Whew! That was complicated, but I think the effort was worth it. This script can now accept data entered into any of the three forms described previously, in addition to possessing the intelligence necessary to encode uploaded attachments or import forwarded ones. And it works like a charm - try it and see for yourself!

When Things Go Wrong...

The last script - an extremely simple one - is the error handler, "error.php". If you look at the source code, you'll notice many links to this script, each one passing it a cryptic error code via the $ec variable. Very simply, "error.php" intercepts the variable and converts it to a human-readable error message, which is then displayed to the user.

<?php
// error.php - error handler

switch($ec)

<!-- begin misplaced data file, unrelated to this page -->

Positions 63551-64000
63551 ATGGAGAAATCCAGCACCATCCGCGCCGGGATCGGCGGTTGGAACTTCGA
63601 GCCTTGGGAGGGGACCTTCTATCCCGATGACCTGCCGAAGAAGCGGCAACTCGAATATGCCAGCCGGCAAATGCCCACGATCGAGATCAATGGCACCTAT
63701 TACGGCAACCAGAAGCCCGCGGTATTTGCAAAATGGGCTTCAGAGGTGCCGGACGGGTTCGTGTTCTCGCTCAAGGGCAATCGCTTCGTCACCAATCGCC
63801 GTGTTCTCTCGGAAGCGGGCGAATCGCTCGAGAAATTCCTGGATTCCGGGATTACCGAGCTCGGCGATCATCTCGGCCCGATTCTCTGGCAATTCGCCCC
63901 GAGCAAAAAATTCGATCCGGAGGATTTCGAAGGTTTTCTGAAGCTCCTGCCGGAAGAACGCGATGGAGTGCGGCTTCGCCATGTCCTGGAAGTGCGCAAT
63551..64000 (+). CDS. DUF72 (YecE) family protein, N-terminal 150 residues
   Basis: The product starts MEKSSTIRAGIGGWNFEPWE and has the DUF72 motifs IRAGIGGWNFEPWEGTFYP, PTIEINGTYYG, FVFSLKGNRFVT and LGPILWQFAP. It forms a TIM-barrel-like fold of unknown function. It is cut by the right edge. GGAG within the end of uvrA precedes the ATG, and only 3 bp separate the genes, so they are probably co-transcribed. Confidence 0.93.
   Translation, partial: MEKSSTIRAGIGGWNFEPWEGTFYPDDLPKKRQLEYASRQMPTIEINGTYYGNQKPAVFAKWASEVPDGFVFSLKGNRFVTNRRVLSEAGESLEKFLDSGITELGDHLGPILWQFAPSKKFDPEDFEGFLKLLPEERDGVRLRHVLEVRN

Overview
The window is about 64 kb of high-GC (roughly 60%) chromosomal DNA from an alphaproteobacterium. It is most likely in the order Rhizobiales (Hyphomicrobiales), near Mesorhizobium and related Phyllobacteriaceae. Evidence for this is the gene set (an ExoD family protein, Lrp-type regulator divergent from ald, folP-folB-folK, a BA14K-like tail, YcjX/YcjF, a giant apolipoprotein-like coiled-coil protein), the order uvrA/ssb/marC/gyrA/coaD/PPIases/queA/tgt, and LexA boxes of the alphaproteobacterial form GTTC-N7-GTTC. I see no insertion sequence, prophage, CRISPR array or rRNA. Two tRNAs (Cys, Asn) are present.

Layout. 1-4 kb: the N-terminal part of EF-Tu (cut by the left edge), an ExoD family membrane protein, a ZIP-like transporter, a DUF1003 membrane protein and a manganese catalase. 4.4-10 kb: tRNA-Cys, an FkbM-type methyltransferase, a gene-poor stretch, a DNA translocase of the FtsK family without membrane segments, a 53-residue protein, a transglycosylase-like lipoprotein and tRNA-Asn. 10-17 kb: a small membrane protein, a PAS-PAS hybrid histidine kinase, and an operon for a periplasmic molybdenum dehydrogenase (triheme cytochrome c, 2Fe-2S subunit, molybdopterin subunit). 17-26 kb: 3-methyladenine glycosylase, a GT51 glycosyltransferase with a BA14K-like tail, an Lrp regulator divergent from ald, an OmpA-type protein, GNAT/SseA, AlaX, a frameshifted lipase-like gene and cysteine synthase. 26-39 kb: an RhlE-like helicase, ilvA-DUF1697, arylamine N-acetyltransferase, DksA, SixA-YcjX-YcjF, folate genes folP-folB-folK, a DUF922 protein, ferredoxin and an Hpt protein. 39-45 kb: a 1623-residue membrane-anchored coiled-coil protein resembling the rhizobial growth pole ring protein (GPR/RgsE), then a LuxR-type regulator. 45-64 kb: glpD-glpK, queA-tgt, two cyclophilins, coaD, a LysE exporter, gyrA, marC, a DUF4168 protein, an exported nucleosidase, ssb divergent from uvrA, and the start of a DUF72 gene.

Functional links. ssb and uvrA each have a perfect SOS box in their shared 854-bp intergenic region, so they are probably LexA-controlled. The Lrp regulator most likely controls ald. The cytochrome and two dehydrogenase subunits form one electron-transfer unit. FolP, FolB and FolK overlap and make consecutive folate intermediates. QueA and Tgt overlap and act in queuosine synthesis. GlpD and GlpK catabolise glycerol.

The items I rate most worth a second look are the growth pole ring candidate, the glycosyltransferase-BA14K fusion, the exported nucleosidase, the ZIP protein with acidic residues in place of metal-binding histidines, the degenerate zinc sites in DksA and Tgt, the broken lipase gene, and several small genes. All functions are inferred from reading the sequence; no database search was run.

{
    // login failure
    case 1:
    $message = "An error occurred while logging you in. Please verify your account information and <a href=logout.php>log in again</a>.";
    break;

    // session authentication failure
    case 2:
    $message = "An error occurred while performing your request. Please <a href=logout.php>log in again</a>.";
    break;

    // POP3 connection problem
    case 3:
    $message = "A connection could not be opened to the mail server. Please verify your account information and <a href=logout.php>log in again</a>.";
    break;

    // missing variable
    case 4:
    $message = "An error occurred while performing your request. Please <a href=logout.php>log in again</a>.";
    break;

    // email addresses absent
    case 6: